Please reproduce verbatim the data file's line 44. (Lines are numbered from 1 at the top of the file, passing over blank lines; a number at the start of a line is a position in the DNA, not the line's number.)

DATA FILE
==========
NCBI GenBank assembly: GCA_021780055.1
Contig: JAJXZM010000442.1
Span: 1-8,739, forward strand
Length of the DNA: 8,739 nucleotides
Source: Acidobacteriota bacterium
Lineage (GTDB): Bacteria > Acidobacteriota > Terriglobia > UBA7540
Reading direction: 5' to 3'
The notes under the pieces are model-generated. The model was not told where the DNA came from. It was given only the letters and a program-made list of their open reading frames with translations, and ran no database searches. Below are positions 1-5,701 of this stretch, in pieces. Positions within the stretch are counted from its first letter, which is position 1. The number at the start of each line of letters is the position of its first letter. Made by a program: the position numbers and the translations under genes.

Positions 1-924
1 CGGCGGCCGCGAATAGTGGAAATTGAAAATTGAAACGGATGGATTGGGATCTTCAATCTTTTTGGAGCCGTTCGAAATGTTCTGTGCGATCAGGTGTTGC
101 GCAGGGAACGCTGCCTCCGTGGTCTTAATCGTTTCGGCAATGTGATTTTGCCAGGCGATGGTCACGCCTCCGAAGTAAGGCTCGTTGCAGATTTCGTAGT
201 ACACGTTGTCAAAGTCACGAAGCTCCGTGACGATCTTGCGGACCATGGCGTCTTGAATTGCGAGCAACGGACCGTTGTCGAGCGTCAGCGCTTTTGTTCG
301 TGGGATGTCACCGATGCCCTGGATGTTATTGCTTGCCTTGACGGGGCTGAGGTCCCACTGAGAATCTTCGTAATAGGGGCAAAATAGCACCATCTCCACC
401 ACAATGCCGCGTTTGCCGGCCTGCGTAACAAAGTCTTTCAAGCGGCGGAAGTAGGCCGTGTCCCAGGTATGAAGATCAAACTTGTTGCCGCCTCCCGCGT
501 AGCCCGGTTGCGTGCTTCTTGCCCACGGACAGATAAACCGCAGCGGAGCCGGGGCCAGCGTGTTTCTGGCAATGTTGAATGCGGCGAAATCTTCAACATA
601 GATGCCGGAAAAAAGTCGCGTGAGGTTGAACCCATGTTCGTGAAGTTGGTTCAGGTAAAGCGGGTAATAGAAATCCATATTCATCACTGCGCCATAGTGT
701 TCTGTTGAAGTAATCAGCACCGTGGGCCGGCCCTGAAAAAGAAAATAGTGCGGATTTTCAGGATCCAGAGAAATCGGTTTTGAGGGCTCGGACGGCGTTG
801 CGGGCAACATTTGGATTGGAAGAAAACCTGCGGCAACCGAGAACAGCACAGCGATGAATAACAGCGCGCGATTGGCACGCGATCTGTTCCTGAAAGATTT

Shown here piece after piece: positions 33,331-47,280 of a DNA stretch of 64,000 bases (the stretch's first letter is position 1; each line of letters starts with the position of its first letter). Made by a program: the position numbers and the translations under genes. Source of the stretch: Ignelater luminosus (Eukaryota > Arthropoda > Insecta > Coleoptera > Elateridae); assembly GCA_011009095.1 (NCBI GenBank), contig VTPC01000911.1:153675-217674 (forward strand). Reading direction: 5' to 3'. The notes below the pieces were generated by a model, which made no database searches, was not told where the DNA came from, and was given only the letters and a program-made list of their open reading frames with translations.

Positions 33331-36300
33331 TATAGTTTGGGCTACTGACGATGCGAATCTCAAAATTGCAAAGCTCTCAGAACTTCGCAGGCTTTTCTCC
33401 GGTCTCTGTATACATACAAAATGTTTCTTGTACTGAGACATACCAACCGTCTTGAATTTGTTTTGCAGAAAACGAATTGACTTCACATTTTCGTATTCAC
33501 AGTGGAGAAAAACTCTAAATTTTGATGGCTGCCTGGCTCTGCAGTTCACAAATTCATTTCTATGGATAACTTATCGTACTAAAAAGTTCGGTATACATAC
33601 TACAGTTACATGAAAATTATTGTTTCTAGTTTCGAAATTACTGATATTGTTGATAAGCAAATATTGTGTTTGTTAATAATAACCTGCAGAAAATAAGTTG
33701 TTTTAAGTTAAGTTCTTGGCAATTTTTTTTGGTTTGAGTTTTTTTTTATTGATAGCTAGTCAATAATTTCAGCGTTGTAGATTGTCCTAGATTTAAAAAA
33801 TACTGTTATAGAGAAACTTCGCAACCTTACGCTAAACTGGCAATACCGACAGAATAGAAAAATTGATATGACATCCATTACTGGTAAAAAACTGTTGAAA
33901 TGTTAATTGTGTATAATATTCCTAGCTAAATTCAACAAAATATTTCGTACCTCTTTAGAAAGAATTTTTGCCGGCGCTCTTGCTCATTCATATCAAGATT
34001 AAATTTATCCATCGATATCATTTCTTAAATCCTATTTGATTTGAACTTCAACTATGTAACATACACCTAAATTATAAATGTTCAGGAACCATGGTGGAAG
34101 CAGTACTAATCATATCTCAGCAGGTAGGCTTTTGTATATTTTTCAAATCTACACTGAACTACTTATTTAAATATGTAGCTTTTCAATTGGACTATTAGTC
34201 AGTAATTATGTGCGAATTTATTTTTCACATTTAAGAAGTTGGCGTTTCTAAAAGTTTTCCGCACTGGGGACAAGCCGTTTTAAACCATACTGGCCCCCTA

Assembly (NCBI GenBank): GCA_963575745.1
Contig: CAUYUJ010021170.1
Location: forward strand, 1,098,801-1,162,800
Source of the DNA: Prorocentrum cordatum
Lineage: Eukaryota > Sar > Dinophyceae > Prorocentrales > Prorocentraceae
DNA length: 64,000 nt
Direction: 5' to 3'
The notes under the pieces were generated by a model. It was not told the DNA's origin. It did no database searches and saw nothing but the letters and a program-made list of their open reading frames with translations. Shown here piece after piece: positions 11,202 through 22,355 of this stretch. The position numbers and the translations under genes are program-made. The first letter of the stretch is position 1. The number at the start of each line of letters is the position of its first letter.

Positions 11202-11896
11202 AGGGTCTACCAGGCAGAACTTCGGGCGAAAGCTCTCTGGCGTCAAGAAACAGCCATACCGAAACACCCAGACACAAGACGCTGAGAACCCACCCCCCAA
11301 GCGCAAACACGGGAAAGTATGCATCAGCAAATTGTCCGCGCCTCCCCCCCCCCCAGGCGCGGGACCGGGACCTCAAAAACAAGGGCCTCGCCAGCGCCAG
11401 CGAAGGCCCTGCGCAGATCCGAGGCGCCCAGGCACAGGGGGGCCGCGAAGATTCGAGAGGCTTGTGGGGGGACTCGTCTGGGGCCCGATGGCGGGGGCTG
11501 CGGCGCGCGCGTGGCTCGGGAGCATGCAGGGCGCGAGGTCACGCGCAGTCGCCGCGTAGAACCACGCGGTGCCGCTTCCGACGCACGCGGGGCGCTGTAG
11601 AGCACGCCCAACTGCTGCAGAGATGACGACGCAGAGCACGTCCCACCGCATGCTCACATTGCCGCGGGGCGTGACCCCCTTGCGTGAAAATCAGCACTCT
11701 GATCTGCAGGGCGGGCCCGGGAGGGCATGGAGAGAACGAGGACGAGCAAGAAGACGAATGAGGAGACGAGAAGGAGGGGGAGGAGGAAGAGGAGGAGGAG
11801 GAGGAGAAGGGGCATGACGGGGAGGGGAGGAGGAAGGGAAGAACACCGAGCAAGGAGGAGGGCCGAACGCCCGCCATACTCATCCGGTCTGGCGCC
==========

11601 AGCACGCCCAACTGCTGCAGAGATGACGACGCAGAGCACGTCCCACCGCATGCTCACATTGCCGCGGGGCGTGACCCCCTTGCGTGAAAATCAGCACTCT